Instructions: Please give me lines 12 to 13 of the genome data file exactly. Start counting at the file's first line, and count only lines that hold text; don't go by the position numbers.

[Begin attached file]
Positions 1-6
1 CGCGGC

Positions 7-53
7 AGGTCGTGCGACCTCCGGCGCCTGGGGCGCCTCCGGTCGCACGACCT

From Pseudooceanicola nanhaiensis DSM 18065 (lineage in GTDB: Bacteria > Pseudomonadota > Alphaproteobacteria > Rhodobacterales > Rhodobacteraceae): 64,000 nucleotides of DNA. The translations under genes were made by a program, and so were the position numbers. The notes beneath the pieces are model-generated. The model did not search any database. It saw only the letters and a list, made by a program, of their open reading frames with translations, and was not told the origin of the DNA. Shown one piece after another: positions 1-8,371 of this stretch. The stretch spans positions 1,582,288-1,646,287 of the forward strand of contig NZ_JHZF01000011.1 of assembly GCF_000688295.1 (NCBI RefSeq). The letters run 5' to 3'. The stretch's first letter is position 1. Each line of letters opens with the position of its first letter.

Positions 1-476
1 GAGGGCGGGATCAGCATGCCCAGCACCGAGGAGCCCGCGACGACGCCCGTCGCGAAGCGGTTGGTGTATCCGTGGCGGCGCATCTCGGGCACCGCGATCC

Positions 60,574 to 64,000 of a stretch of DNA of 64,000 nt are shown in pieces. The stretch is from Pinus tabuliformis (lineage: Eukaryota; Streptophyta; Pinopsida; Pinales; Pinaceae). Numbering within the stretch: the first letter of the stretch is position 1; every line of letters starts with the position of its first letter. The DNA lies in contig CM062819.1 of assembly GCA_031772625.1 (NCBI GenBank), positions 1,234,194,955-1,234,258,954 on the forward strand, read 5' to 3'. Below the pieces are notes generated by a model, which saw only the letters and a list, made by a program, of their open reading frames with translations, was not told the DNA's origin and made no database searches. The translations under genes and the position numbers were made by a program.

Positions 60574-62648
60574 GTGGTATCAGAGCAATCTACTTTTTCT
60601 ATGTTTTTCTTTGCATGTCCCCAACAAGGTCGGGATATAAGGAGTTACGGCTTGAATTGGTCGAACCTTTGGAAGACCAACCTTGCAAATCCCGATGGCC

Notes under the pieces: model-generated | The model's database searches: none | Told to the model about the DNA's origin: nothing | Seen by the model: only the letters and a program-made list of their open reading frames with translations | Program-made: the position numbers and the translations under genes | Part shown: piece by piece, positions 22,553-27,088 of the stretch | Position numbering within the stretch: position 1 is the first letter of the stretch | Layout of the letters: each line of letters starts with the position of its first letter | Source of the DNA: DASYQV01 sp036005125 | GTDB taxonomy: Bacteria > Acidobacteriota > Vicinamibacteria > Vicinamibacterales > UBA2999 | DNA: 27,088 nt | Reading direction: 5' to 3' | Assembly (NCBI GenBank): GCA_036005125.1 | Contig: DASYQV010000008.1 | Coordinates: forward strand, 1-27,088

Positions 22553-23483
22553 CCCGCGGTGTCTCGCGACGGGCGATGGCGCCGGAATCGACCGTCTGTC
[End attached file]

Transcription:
Notes under the pieces: model-generated | The model's database searches: none | Told to the model about the DNA's origin: nothing | Seen by the model: only the letters and a program-made list of their open reading frames with translations | Program-made: the position numbers and the translations under genes | Part shown: piece by piece, positions 22,553-27,088 of the stretch | Position numbering within the stretch: position 1 is the first letter of the stretch | Layout of the letters: each line of letters starts with the position of its first letter | Source of the DNA: DASYQV01 sp036005125 | GTDB taxonomy: Bacteria > Acidobacteriota > Vicinamibacteria > Vicinamibacterales > UBA2999 | DNA: 27,088 nt | Reading direction: 5' to 3' | Assembly (NCBI GenBank): GCA_036005125.1 | Contig: DASYQV010000008.1 | Coordinates: forward strand, 1-27,088

Positions 22553-23483